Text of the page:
An uncommon case of apical dentoalveolar abscess of sinusal origin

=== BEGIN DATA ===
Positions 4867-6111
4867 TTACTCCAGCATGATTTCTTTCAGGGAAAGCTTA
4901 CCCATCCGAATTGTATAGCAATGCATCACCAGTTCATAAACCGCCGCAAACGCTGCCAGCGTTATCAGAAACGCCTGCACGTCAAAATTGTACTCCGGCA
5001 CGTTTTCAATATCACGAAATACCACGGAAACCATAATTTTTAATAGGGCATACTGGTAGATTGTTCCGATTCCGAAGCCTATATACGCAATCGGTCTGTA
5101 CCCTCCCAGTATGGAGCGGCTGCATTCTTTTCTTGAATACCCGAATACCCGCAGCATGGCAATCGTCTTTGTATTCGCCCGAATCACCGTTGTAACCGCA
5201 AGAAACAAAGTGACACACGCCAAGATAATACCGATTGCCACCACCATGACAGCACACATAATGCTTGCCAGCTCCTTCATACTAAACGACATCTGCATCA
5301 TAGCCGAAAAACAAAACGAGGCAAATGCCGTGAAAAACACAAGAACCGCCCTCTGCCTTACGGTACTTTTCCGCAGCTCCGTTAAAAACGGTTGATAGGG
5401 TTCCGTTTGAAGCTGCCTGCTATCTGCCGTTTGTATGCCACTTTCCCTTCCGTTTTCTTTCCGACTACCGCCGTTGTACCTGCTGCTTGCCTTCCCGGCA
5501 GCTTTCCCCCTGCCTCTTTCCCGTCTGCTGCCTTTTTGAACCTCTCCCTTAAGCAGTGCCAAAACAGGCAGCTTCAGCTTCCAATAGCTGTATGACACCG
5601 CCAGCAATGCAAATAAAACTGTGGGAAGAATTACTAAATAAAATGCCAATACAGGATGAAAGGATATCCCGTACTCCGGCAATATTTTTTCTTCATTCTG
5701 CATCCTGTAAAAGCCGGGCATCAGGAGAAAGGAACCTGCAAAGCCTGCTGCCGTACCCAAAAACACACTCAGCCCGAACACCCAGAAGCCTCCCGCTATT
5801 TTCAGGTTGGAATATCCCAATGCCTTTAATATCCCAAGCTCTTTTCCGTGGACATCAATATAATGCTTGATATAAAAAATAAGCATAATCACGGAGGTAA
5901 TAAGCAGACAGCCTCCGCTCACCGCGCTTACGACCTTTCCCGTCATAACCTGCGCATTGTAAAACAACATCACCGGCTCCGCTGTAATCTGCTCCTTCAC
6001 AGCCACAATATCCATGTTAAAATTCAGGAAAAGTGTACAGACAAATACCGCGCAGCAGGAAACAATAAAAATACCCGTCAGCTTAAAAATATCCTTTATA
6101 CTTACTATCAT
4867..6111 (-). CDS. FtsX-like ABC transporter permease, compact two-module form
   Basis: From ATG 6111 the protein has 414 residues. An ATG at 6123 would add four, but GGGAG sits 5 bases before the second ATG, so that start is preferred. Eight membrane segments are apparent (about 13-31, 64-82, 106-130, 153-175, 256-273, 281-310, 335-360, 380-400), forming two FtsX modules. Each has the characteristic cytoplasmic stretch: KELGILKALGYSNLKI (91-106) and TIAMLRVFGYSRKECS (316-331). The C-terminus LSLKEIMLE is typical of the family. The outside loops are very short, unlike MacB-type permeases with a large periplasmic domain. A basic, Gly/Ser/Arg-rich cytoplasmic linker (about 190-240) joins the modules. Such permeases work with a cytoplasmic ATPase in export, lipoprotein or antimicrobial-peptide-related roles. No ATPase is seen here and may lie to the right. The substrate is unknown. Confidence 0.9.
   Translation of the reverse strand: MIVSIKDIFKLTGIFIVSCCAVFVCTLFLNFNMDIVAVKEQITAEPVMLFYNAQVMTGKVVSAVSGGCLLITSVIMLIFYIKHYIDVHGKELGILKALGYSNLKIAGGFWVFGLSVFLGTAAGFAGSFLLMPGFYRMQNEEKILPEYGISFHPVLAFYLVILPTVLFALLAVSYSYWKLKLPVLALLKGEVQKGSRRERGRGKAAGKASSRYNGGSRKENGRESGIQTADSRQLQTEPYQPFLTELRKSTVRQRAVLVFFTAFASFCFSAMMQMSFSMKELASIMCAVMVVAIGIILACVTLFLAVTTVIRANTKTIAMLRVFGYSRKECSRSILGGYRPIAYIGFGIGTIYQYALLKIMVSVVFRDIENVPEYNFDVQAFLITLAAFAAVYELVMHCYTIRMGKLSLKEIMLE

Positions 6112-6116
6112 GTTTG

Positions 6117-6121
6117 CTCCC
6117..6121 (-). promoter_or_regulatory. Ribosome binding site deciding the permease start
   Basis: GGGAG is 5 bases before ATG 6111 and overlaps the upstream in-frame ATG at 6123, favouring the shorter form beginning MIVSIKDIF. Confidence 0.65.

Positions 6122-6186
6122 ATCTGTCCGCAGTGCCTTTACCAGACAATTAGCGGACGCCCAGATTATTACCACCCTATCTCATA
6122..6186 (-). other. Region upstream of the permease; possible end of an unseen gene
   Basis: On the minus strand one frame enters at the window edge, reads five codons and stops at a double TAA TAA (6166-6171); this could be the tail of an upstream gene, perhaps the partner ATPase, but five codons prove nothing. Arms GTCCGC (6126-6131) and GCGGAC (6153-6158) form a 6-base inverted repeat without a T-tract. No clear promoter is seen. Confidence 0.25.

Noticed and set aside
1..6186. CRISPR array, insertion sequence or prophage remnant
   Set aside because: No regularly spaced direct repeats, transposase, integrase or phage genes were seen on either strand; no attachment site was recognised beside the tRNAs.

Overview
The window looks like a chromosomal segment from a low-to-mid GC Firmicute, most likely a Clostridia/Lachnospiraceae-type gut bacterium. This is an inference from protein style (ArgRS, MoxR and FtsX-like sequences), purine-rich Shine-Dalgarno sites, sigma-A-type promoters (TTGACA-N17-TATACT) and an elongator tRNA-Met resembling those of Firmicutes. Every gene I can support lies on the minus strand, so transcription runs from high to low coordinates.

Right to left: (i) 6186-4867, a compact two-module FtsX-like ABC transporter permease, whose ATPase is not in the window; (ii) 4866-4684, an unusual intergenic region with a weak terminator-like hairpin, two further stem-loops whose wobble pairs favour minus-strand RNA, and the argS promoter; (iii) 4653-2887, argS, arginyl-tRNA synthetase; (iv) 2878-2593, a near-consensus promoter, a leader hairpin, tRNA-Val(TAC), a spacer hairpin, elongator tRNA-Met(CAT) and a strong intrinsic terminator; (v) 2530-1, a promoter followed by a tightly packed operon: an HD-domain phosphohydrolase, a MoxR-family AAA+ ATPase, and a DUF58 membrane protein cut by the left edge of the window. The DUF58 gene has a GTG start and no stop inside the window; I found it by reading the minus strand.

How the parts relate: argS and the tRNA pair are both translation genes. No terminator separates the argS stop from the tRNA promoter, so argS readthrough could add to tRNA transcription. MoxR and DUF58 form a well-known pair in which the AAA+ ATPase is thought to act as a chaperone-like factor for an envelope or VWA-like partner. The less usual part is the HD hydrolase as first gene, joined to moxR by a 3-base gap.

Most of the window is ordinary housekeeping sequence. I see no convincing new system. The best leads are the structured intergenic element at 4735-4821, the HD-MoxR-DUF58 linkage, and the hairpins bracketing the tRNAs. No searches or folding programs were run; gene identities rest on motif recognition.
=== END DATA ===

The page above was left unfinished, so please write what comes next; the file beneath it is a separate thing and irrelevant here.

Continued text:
Introduction: Apical dentoalveolar abscesses associated with sinusitis are very uncommon and may expose patients to unfavorable outcomes. Case-report: A 25-year-old female patient sought medical care due to severe, recurrent, long-term frontal facial pain and symptom relief through analgesics. A tomographic examination of the skull did not identify any pathological cerebral alterations. It did, however, evidence diffuse and irregular mucous thickening of all nasal cavities. The patient was referred to an otorhinolaryngologist, who diagnosed the condition as bilateral chronic inflammatory rhinosinusopathy. A rhinoscopy was performed and antibiotic associated with corticoid was prescribed. After the procedure, sinus infection diffusion to the dental tissues was observed, and the patient required emergency dental care due to diffuse facial cellulitis and swelling associated to tooth 26. Due to the absence of clinical signs indicative of carious infection, the condition was diagnosed as an uncommon case of acute dentoalveolar abscess of sinusal origin. After endodontic access for initial drainage, chemical-mechanical preparation of the root canals was performed, in two sessions. After 30 days, a tomography of the sinuses was performed, and results indicated a significant improvement of the infectious process. Due to the rarity of the case presented herein, it is of significant importance to understand the clinical, radiographic and protocol aspects of the case, in order to attend similar cases, as well as the joint action of the dental surgeon and the otorhinolaryngologist for rhinogenic and odontogenic infection management.
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